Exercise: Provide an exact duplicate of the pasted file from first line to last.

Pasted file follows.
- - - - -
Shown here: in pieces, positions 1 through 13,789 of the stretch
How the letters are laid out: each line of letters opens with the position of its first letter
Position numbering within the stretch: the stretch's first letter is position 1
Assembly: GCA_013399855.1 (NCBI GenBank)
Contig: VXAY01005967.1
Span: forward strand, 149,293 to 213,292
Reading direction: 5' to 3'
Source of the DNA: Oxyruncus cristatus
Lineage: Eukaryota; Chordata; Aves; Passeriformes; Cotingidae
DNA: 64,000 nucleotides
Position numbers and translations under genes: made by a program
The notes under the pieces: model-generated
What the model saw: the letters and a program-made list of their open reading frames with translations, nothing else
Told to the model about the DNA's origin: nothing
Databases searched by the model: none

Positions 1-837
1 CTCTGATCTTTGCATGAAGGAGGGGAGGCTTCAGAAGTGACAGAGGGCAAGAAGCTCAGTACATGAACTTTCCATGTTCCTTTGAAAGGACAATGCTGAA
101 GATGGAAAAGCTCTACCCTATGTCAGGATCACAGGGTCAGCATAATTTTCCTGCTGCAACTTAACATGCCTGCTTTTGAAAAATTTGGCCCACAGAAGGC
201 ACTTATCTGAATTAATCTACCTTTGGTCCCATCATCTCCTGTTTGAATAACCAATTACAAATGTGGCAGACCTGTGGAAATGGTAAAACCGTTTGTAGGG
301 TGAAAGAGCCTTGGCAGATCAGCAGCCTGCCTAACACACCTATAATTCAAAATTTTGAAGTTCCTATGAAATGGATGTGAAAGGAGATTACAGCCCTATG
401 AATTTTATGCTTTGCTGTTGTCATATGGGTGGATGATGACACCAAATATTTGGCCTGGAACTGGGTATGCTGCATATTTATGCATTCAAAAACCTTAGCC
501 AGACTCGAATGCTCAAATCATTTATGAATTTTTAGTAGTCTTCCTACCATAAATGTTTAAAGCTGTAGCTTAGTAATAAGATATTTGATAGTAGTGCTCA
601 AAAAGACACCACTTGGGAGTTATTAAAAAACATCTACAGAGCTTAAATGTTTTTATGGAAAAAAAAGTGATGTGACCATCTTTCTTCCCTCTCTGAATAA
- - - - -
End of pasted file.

Shown here: in pieces, positions 1 through 13,789 of the stretch
How the letters are laid out: each line of letters opens with the position of its first letter
Position numbering within the stretch: the stretch's first letter is position 1
Assembly: GCA_013399855.1 (NCBI GenBank)
Contig: VXAY01005967.1
Span: forward strand, 149,293 to 213,292
Reading direction: 5' to 3'
Source of the DNA: Oxyruncus cristatus
Lineage: Eukaryota; Chordata; Aves; Passeriformes; Cotingidae
DNA: 64,000 nucleotides
Position numbers and translations under genes: made by a program
The notes under the pieces: model-generated
What the model saw: the letters and a program-made list of their open reading frames with translations, nothing else
Told to the model about the DNA's origin: nothing
Databases searched by the model: none

Positions 1-837
1 CTCTGATCTTTGCATGAAGGAGGGGAGGCTTCAGAAGTGACAGAGGGCAAGAAGCTCAGTACATGAACTTTCCATGTTCCTTTGAAAGGACAATGCTGAA
101 GATGGAAAAGCTCTACCCTATGTCAGGATCACAGGGTCAGCATAATTTTCCTGCTGCAACTTAACATGCCTGCTTTTGAAAAATTTGGCCCACAGAAGGC
201 ACTTATCTGAATTAATCTACCTTTGGTCCCATCATCTCCTGTTTGAATAACCAATTACAAATGTGGCAGACCTGTGGAAATGGTAAAACCGTTTGTAGGG
301 TGAAAGAGCCTTGGCAGATCAGCAGCCTGCCTAACACACCTATAATTCAAAATTTTGAAGTTCCTATGAAATGGATGTGAAAGGAGATTACAGCCCTATG
401 AATTTTATGCTTTGCTGTTGTCATATGGGTGGATGATGACACCAAATATTTGGCCTGGAACTGGGTATGCTGCATATTTATGCATTCAAAAACCTTAGCC
501 AGACTCGAATGCTCAAATCATTTATGAATTTTTAGTAGTCTTCCTACCATAAATGTTTAAAGCTGTAGCTTAGTAATAAGATATTTGATAGTAGTGCTCA
601 AAAAGACACCACTTGGGAGTTATTAAAAAACATCTACAGAGCTTAAATGTTTTTATGGAAAAAAAAGTGATGTGACCATCTTTCTTCCCTCTCTGAATAA